It is not just professionals that know about the shale revolution: anyone who's even remotely involved with mineral resources will have at least heard of it, and even people that have nothing to do with oil and natural gas production are often aware of it. The Analytical Center expert Svyatoslav Pikh has published an article in the Fuel and Energy Sector of Russia Magazine, in which he analyzes the shale revolution phenomenon in the US, which brought about major changes in the global economy and in the global energy sector.
Shale Revolution outside the US: Reality or Myth?
According to the expert, as the traditional sources of hydrocarbons began to run dry and the costs of production began to soar, energy companies around the world began to actively look into ways to extract shale oil and natural gas. According to research by the US Energy Information Administration, China, Argentine, Algeria, the US, and Canada have the largest amounts of shale resources in the world. Seeing how there is a lot of interest in shale hydrocarbons around the world, people are beginning to think long and hard about the total amount of share hydrocarbons that we may have as well as about whether extracting them can be cost-effective.
Special equipment and competencies are needed to extract shale resources. Shale plays are characterized by a high degree of variability in the distribution of oil and natural gas, which makes it very difficult to get reliable information about the total amount of gas and oil contained in the rock. Today, cost effective extraction is possible from the shale plays in the US and Canada, but at the global level, the hard-to-get-to hydrocarbons may remain unprofitable for a long time to come because exploration projects targeting shale hydrocarbons are still fairly rare outside the US and Canada and there are a number of barriers having to do with environmental and political factors, the article notes.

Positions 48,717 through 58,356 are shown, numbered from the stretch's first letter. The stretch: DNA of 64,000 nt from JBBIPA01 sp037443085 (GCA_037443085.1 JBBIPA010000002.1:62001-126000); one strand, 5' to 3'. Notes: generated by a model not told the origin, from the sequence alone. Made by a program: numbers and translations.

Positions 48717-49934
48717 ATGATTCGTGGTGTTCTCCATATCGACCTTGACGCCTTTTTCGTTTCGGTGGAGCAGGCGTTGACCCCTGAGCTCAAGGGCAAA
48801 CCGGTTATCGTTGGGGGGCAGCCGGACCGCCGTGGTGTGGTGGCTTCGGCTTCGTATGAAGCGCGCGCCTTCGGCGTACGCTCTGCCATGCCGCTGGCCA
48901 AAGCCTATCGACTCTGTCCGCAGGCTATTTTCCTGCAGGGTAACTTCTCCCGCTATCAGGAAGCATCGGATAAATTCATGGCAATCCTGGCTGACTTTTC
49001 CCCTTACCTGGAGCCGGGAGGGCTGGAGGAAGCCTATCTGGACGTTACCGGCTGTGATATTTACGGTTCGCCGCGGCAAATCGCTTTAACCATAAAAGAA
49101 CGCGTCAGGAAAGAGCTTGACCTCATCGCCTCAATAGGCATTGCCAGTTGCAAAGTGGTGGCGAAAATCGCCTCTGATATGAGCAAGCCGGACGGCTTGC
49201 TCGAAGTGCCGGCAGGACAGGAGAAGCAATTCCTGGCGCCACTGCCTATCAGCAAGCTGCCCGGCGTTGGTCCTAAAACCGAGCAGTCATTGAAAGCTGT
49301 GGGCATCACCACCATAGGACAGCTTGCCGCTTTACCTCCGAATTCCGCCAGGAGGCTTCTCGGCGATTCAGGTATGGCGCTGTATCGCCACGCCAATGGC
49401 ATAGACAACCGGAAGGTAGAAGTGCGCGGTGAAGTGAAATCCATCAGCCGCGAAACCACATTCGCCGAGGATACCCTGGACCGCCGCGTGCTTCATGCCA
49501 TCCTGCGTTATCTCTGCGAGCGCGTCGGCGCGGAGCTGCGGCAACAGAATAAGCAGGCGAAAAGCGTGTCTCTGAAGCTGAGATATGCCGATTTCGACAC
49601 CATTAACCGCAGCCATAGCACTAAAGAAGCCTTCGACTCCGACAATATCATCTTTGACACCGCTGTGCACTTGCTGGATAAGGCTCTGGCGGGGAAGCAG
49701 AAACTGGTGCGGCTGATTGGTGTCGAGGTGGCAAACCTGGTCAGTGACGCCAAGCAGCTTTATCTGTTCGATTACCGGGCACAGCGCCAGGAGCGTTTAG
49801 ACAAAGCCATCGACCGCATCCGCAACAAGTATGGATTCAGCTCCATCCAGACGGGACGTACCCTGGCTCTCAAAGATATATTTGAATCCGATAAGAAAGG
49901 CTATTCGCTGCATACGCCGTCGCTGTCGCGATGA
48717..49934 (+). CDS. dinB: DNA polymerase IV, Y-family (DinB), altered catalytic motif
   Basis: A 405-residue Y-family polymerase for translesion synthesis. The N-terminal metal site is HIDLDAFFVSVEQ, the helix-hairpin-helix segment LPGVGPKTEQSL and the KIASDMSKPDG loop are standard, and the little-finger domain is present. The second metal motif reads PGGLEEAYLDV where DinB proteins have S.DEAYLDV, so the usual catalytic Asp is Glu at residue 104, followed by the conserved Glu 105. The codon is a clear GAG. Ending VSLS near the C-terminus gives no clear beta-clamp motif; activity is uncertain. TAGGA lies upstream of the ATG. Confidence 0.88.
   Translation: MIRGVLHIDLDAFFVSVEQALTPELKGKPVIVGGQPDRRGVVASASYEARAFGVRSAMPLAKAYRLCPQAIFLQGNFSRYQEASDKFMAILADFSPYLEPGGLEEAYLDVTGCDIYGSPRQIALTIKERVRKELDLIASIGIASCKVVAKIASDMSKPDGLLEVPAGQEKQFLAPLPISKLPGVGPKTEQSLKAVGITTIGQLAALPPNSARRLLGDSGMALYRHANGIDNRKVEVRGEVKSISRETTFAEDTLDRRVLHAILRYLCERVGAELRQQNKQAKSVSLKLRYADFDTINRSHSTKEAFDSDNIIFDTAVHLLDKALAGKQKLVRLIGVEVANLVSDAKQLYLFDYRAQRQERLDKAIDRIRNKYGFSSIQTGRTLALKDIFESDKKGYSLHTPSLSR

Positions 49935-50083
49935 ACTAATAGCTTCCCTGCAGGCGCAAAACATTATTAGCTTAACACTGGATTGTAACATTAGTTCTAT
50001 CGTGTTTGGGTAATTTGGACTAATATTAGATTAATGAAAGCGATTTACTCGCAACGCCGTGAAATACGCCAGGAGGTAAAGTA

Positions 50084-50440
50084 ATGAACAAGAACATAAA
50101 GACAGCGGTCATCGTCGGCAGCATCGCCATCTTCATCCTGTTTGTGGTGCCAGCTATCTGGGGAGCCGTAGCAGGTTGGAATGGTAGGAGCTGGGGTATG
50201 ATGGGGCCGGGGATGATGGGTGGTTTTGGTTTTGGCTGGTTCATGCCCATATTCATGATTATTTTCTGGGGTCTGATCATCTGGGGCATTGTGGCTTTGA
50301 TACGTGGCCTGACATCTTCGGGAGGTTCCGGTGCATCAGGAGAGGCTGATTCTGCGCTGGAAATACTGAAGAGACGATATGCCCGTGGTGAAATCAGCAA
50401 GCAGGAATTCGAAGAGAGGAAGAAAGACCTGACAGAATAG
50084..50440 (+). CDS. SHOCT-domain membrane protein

The expert notes that conditions conducive to the development of shale hydrocarbon extraction projects are ensured in the US and Canada by a stable competitive market and a transparent licensing system, something neither China, nor Argentine, nor Russia are famous for and those are countries that may very well have large amounts of shale hydrocarbons in their territory.
However, the expert believes that even though the shale revolution has not gone global yet, it's just a question of time. The current equilibrium in the global market of hydrocarbons that has resulted from excess supply and demand growing at an ever slowing rate coupled with the short life cycles for the development of alternative hydrocarbons impacting the optimization of the economy are eventually going to create ideal conditions for a global shale revolution.
For more see Shale Revolution outside the US: Reality or Myth? in the Fuel and Energy Sector of Russia magazine.